To survive Pakistan’s COVID pandemic, grocery stores go online
Pakistan’s traditional grocery stores survived COVID by quickly recognising the changing needs of their customers, while app-based grocers have seen spectacular growth.
Aamer Khattak started his grocery store 20 years ago when he was just 17, with a small amount of capital, a small location and big dreams of achieving financial security.
Today, his Khattak General Store is twice its original size, a mainstay of his neighbourhood in the Pakistani capital, Islamabad, and supports his household of 15.
But when the coronavirus pandemic hit Pakistan in February, he was suddenly faced with new costs, dwindling demand and limited opening hours during strict lockdowns imposed in March and April.
“The load [of the losses] fell on our store,” he says, recalling those months. “We had to meet our [household] expenses of food and drink, so the effect was huge on the business.
“We ran short of stock because we didn’t have the money. When you don’t have the money then you can’t have the same variety.”
Khattak was struggling to make ends meet as the monthly profit from the store, usually about $450, dropped by almost 30 percent.
But despite the plunge, Khattak’s business has survived. His strategy? Taking orders over the phone from longstanding customers in his neighbourhood and giving them credit when they needed it.
But others in the grocery business have taken an altogether higher-tech approach, one that has allowed them to not only survive the pandemic but thrive.
As strict lockdowns took hold across the country in the first half of 2020, Pakistani technology entrepreneurs say they saw grocery orders made online and through mobile apps skyrocket, achieving in days the kind of growth they had expected in three years.
The question many of them are now asking is: Will it last?
“We have seen a definite uptick in people getting more comfortable with using tech and online services,” says Misbah Naqvi, co-founder and partner at i2i Ventures, a venture capital fund for Pakistani tech start-ups that are still in their early stages.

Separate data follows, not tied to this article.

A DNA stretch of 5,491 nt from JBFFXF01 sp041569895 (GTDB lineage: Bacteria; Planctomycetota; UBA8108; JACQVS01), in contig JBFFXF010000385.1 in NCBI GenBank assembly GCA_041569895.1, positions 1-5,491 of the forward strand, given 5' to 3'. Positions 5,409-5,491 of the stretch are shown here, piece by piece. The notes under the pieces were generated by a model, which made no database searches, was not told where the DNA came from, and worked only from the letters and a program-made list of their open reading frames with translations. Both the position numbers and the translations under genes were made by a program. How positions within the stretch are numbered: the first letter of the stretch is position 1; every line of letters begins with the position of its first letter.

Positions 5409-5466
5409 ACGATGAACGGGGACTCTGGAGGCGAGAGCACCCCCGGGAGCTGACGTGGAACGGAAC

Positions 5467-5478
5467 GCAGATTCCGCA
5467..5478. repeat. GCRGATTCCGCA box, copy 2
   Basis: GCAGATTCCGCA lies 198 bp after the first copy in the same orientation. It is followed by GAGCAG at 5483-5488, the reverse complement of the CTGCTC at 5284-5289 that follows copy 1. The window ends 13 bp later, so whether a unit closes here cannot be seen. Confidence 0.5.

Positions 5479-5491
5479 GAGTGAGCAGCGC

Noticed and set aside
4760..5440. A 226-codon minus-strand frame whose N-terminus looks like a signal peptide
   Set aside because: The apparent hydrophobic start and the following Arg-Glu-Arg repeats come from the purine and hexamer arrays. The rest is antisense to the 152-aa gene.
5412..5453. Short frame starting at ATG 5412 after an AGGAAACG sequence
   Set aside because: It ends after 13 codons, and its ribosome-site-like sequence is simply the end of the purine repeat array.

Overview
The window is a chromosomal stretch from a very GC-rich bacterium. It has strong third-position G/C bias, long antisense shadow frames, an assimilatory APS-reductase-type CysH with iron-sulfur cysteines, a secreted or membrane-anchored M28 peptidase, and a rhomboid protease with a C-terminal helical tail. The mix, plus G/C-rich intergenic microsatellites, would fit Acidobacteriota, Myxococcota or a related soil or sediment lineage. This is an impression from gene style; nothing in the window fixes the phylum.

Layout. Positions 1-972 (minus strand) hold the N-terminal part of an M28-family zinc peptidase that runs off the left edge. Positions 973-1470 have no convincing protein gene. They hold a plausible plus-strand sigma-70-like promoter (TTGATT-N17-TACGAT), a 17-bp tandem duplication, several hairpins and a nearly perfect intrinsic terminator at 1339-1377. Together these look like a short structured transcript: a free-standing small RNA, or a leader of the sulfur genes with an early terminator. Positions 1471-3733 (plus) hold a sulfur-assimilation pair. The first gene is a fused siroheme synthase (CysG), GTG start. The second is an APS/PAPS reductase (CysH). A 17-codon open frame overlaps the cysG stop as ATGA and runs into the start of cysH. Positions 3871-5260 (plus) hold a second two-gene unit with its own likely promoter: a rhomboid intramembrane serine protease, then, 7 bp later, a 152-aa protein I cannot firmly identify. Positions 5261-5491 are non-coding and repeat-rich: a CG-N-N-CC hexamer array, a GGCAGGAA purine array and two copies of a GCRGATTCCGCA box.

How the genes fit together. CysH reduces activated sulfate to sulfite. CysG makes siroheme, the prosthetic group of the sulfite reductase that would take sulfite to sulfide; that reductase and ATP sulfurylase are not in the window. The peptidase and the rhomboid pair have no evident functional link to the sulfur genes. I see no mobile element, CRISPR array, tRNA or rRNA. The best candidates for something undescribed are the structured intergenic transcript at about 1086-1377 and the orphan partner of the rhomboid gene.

“This has been a challenge in the past, where you have great solutions being offered but the adoption has been slow,” Naqvi told Al Jazeera.
Pakistan’s grocery retail space, estimated by tech industry insiders to be worth more than $50bn in revenues annually, is dominated by what is known as ‘karyana’ stores, like Khattak’s. These are small shops, often no larger than a hole in the wall, that cater to household basics like flour, rice, sugar, pulses etc.
In recent years, however, several new players have entered the online grocery market, hoping to take advantage of the fact that no large countrywide grocery retail chains – like Tesco in the United Kingdom or Walmart in the United States – have emerged in Pakistan to take the lion’s share of the market.
“Companies that existed already for the last few years, they saw a big uptick,” says Naqvi. “Companies like GrocerApp, 24Seven and Mandi Express – we saw a huge uptick because people started looking at the convenience factor as a determination of how they made decisions on getting groceries [during the lockdowns].”
In total, tech companies in the grocery delivery space have raised at least $11.7m in funding from investors in five separate deals in 2020, making it the second-largest sector for tech investors in the country, according to i2i’s research.
The growth in the early part of the year was stratospheric, leading, in turn, to its own set of problems.
Accelerating the sector
“Lahore went into lockdown on March 23. For March, April and May our business jumped by 50 to 70 percent month on month,” says Ahmad Saeed, CEO and co-founder of GrocerApp, which delivers products to the eastern city of Lahore and to Islamabad.
Before the pandemic, Saeed says, the app’s orders were growing at a steady 20 percent per month.
“I think the pandemic has pushed e-commerce years ahead – the shift that was going to take millions of dollars by investors, the pandemic has pushed it a lot,” he says.
At first, as lockdowns came into effect often with little warning, Saeed says his business struggled to meet demand.
“We realised that to cater to this demand we need to cut back to the basics of our offerings,” he says. “We realised that in the pandemic, people would realise it was okay if we didn’t have all the varieties of different products, but we needed to make sure that we do not run out of the basics.”
GrocerApp also limited the size of orders of basics like flour, rice and other necessities to prevent possible hoarding by customers.
Today, the app is back at full strength, having grown its operations to keep up with the rising demand. It now offers more than 4,000 products in Lahore. The firm expanded to cater to Islamabad in September, and Saeed says it has seen strong growth there, too.
“We launched Islamabad on September 1, and in three months, Islamabad has scaled to a point that it took Lahore two and a half years to get to,” he says.
Jarrar Shah, CEO and founder of 24Seven, a rival to GrocerApp that also serves Lahore, said his business saw similar challenges in the early days of the pandemic.